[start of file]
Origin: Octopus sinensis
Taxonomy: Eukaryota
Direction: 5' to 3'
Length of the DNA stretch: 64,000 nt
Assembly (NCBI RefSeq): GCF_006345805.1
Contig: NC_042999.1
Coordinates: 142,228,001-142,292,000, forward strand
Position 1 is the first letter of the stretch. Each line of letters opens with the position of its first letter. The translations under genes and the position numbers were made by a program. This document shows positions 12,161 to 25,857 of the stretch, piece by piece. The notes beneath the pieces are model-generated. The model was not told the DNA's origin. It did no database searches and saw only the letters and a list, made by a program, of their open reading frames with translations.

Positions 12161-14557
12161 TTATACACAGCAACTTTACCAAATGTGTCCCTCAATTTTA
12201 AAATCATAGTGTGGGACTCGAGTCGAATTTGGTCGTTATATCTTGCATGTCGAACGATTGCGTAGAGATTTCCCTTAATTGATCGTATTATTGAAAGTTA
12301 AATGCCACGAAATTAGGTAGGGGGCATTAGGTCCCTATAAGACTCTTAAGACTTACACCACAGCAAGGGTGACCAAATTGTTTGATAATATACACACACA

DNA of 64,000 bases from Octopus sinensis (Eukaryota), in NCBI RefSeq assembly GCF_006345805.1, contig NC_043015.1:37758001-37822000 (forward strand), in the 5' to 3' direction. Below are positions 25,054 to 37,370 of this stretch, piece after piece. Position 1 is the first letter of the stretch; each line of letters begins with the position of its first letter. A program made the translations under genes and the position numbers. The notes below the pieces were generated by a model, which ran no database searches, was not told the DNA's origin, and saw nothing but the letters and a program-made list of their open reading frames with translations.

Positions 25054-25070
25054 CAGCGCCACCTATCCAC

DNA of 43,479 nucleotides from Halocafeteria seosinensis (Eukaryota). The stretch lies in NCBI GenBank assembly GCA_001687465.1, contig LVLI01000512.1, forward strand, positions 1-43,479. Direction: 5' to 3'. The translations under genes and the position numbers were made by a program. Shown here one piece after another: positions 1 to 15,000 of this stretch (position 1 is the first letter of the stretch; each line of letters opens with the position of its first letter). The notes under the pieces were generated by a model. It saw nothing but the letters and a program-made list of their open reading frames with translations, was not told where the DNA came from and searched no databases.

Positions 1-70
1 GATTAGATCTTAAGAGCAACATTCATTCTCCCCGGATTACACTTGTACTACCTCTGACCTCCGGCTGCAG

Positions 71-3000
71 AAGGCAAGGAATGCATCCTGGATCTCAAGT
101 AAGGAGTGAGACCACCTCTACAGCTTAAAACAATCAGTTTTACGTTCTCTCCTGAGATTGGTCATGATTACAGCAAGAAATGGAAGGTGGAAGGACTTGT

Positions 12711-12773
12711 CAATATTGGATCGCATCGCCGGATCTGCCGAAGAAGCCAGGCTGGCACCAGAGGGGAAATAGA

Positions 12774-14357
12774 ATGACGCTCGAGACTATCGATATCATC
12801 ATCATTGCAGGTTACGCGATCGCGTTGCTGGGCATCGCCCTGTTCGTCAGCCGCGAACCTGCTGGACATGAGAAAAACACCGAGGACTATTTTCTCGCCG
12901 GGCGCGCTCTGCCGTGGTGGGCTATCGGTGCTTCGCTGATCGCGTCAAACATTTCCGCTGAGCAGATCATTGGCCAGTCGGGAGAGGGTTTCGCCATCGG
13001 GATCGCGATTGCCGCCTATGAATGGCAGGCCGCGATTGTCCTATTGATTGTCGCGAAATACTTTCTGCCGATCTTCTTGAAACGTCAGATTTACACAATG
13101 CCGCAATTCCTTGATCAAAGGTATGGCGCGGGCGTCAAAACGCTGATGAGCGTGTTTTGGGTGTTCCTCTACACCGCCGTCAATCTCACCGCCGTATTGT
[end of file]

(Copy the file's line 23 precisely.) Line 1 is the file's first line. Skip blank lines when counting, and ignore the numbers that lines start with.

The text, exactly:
12711 CAATATTGGATCGCATCGCCGGATCTGCCGAAGAAGCCAGGCTGGCACCAGAGGGGAAATAGA